by Matt Clarke
On June 2, 2022, the U.S. Court of Appeals for the Fifth Circuit held that facts alleged in a supplemental administrative report which a district court requested from prison officials may not be relied upon if they conflict with factual allegations in a prisoner’s complaint. Such a report is known as a Martinez report because the procedure for requesting it was laid out in Martinez v. Aaron, 570 F.2d 317 (10th Cir. 1978).
Texas prisoner Donald Lloyd Davis, Jr. was held at the state’s Polunsky Unit in September 2017 when a guard allegedly subjected him to “an unwarranted use of force,” as the Court later recalled, “intentionally fractur[ing] his foot and ankle.” Two days later, he hobbled to have it X-rayed, despite the pain in his foot. When a prison medical provider said there was no fracture, Davis figured it was to cover up for the guard. He was given crutches and ibuprofen and returned to his cell.
The injury allegedly caused him so much pain that he “lost his will to live,” according to the complaint he later filed. A suicide attempt followed, and he was transferred to Jester IV Unit — without crutches — for mental health treatment. There Davis complained of pain to medical personnel, who ordered additional X-rays. But before any could be taken, he was transferred again to the Huntsville Unit.
There, nine days after the injury, X-rays were taken. But medical personnel allegedly relied on the original determination from the Polunsky Unit medical provider to find that there was no fracture. Davis filed grievances and was eventually returned to Jester IV, where medical personnel referred him to the prison hospital in Galveston for a CAT scan.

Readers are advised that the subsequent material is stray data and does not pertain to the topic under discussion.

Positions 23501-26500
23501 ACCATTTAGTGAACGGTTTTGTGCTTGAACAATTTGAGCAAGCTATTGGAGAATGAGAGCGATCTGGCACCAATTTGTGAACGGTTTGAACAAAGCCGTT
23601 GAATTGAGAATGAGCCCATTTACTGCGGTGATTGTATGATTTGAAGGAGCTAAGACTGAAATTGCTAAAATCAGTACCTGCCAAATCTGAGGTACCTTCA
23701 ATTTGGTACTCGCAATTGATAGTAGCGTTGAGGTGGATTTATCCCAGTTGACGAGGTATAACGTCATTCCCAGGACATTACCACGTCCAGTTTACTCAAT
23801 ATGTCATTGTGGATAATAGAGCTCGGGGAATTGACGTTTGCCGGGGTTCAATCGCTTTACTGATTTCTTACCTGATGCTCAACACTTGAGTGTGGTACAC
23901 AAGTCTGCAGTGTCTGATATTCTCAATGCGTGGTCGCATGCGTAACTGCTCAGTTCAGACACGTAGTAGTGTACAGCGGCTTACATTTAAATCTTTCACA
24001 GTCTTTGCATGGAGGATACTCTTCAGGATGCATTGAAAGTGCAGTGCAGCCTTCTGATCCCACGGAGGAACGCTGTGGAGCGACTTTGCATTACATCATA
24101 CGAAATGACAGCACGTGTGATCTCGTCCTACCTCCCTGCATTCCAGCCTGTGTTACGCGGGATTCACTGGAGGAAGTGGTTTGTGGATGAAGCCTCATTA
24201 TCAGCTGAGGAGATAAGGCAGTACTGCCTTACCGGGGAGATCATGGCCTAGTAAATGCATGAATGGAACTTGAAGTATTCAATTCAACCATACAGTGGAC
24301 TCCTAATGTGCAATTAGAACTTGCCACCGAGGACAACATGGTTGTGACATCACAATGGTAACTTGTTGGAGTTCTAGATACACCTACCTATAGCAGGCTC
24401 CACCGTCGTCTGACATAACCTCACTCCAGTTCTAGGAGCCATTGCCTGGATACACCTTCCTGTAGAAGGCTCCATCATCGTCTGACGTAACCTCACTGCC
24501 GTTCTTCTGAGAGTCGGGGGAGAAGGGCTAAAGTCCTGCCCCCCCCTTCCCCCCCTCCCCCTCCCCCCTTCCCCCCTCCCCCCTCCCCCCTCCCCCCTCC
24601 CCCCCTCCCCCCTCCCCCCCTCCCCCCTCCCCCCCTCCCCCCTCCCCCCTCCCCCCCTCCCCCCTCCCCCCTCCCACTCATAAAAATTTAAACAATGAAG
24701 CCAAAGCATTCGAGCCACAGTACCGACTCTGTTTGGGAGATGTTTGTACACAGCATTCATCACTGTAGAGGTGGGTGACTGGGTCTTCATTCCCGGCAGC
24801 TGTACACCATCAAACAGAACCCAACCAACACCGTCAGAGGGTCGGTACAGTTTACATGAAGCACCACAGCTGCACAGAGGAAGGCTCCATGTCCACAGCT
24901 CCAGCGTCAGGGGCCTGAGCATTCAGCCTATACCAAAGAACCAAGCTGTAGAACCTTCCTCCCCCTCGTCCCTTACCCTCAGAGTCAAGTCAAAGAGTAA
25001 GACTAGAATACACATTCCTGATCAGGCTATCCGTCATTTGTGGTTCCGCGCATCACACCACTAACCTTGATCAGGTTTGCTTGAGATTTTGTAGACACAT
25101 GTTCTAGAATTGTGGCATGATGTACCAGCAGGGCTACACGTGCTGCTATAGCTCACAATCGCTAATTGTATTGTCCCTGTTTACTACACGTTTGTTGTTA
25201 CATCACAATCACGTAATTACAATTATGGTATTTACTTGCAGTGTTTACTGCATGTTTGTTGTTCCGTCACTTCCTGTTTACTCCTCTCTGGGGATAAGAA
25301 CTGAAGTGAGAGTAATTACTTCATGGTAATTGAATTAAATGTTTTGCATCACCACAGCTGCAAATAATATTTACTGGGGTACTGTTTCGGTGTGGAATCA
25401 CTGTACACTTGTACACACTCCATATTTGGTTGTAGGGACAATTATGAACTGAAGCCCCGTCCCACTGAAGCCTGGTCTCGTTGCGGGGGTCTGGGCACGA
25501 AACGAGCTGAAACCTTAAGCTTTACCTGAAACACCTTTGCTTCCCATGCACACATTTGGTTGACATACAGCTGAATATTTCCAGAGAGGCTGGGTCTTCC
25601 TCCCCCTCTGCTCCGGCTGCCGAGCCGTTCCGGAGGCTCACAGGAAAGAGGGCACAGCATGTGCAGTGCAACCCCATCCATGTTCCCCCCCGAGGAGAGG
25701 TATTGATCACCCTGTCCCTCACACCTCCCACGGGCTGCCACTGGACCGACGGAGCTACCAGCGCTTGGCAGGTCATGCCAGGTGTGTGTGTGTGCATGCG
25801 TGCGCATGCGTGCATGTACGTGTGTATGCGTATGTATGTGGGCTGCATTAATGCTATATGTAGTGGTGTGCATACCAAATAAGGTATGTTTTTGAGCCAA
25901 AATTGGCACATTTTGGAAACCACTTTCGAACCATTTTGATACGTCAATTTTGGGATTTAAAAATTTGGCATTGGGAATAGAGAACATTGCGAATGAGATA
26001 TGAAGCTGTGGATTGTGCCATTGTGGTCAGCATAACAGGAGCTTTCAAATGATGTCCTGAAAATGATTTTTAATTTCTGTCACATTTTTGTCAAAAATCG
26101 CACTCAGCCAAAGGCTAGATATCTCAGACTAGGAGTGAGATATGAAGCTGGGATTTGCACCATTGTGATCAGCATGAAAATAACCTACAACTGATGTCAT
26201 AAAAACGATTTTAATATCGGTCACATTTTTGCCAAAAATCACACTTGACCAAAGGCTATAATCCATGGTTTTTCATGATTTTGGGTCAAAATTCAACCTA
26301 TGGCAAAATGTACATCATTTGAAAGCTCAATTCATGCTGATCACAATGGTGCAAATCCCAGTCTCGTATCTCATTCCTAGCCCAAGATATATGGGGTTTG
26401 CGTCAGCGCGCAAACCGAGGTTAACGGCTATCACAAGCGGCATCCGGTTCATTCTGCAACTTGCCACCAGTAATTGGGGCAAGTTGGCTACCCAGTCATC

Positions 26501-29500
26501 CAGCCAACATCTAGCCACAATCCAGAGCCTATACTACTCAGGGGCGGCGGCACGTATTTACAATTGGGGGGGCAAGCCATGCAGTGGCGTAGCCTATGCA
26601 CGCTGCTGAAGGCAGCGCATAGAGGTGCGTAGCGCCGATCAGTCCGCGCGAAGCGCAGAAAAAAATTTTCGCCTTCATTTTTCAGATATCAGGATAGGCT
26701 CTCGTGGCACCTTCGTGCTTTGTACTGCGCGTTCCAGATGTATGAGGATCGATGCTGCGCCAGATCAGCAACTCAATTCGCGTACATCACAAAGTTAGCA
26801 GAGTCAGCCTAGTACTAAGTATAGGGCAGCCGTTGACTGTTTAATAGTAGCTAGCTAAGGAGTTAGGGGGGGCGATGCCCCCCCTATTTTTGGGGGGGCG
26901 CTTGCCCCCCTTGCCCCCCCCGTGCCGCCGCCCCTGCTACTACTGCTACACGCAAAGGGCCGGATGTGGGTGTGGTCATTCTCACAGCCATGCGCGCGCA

That scan was taken 20 days after the injury, and it showed Davis had a sprained ankle and a broken toe. He was issued a medical boot, but he continued to experience pain. He then filed suit pro se under 42 U.S.C. § 1983 in federal court for the Southern District of Texas, alleging deliberate indifference to his serious medical need, in violation of his Eighth Amendment guarantee of freedom from cruel and unusual punishment.
To help develop the factual record, the district court asked the state Attorney General to investigate the claims and submit a Martinez report, for which the procedure was adopted by the Fifth Circuit in Norton v. Dimazana, 122 F.3d 286 (5th Cir. 1997). After reviewing the report, the district court then dismissed the complaint as legally frivolous and for failing to state a claim upon which relief can be granted. Davis appealed.
The Fifth Circuit began by noting that a prisoner’s complaint survives dismissal “‘if it contains sufficient factual matter, accepted as true, to state a claim to relief that is plausible on its face,’” quoting Legate v. Livingston, 822 F.3d 207 (5th Cir. 2016). In his complaint, Davis accused the medical providers of deliberate indifference that caused his delayed treatment. But this allegation was refuted by the Martinez report, which faulted Davis’ mental health treatment for the delay in treating his foot. Based on that, the district court dismissed his complaint.
The Fifth Circuit said this was error. “[I]f the Martinez report conflicts with the pro se plaintiff’s allegations, the district court must accept the plaintiff’s allegations as true, not … the report,” it said. Therefore, the district court’s judgment was vacated with respect to the medical providers and the case remanded. See: Davis v. Lumpkin, 35 F.4th 958 (5th Cir. 2022).
It has now returned to the district court, and PLN will report developments as they are available. See: Davis v. Davis, USDC (S.D. Tex.), Case No. 4:19-cv-01729.
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